Dinneny lab values

1. Welcome message and lab values

Welcome to the Dinneny lab!  As a place where you will do great science, make dear colleagues and friends, and grow as an individual, I consider it a great gift to be here to support you on this journey.  The philosophy that guides how I manage the lab and serve as your advisor has been informed by my own research experiences as a student and postdoc, as well as my time as a PI since the lab’s founding in 2008.  While I play a large role in setting the tone of the lab, how well the lab runs and the maintenance of a supportive lab culture is the responsibility of everyone, as well.  Below you will find what I see as my responsibilities and your responsibilities.  At the heart of our lab culture is the mutual respect for everyone in the lab, for our institution, for our science and for our planet.  This should be considered a living document and open for improvement.  Please feel free to share your thoughts on how I can support your work and the work of others more effectively.

My responsibilities as your research advisor:

  • I will treat you with respect as a person, a scientist and as a life-long learner.  I will respect you regardless of your gender identification, age, race, ethnicity or socioeconomic background.  I will value the contribution you make to the lab culture based on your interests, background and scientific style. 
  • I will be available to talk with you about research progress, professional development, and personal challenges, in a timely manner.  While I need to balance my commitments to my family, University and lab, I will be sure to respond to you as promptly as possible.
  • I will give you full attention when we speak and do my best to provide sound advice that helps move your research forward.
  • I will provide sufficient funds for you to move your work forward.  If research funds become limiting, I will clearly communicate these limitations and work with you to secure additional funds to support you and your research.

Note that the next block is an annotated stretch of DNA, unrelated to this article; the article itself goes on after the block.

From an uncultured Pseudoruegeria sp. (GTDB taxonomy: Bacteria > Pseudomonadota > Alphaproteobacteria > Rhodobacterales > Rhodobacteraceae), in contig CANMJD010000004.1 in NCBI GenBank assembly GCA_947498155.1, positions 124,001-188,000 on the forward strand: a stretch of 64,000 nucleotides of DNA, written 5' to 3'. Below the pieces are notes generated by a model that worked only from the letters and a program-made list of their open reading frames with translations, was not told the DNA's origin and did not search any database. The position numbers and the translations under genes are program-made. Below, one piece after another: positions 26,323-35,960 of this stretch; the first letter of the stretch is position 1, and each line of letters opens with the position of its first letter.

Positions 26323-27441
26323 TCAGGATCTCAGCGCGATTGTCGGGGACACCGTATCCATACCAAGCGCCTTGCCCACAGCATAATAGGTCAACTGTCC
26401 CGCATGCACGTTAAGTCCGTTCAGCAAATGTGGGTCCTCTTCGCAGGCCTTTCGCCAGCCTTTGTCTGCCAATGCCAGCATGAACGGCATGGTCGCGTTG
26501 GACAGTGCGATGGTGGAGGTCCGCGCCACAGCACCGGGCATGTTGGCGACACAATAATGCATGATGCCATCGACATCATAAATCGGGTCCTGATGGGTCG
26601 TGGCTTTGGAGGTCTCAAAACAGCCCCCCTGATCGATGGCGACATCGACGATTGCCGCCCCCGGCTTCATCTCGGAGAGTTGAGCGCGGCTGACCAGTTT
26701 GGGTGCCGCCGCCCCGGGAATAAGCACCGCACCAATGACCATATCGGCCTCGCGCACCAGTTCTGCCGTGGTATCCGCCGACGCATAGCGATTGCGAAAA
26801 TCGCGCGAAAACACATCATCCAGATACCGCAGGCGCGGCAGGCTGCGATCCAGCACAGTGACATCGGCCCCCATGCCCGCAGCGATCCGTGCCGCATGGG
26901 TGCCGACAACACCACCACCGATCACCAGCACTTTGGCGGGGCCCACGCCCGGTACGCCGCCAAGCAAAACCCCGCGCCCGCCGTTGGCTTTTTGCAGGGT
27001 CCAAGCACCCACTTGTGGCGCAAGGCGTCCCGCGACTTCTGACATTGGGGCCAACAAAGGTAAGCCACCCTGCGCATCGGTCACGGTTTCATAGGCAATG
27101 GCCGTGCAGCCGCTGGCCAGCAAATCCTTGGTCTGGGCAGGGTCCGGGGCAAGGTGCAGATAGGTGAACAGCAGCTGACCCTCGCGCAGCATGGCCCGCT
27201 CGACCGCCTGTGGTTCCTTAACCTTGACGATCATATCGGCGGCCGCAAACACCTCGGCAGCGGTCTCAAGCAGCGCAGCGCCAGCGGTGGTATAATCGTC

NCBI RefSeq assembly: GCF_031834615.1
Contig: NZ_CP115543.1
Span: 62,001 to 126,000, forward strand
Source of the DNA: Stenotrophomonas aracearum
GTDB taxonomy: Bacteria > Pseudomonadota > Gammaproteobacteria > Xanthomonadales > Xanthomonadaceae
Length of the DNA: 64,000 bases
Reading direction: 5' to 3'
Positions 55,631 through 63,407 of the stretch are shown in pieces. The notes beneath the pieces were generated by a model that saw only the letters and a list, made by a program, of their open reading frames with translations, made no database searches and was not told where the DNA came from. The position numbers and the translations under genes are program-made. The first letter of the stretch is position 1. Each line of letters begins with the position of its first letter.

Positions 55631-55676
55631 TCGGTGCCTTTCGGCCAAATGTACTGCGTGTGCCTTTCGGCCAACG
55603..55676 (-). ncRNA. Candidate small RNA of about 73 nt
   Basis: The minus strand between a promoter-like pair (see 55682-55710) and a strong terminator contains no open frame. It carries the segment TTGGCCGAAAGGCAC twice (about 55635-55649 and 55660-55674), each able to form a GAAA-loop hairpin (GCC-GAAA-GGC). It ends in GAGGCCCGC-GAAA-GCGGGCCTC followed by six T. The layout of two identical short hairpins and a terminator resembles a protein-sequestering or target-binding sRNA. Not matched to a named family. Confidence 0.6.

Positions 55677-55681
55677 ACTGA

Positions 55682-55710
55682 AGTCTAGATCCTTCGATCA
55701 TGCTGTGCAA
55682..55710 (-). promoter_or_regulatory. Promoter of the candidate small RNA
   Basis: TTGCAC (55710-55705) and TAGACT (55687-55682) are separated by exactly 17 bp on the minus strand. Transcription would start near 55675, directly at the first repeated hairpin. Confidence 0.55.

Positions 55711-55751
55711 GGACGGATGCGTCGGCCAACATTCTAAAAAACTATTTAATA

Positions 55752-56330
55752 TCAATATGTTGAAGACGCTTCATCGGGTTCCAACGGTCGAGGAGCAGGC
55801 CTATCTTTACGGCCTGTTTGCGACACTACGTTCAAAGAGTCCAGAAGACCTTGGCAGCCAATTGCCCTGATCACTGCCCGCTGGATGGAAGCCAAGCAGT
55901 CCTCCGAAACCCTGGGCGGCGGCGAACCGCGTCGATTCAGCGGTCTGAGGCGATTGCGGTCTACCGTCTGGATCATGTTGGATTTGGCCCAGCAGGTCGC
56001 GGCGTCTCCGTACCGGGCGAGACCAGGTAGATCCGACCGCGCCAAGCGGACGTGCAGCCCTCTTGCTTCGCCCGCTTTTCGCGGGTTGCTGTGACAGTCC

• I will support career development activities such as taking supplementary courses at Stanford, online or at other institutions.
  • I will support your attendance at one research conference per year.  This will depend on the availability of funds.
  • I will work with you on fellowship applications and provide constructive comments in a timely manner.
  • I will provide letters of recommendation that highlight the best contributions that you have made to the lab.  If I feel that I can not provide you with a strong letter of recommendation, I will tell you at the time you request one.

Your responsibilities:

  • You will treat your research advisor (me) with mutual respect and understand that being an advisor can often be a challenging task and that the best decisions are made collaboratively between the advisor and advisee.
  • You will treat all of your colleagues with respect.  This involves respecting each person regardless of their gender identification, age, race, ethnicity or socioeconomic background.
  • You will be an advocate for everyone in the lab at the professional and personal level.  You will provide timely advice on experimental protocols and the location of lab resources to others.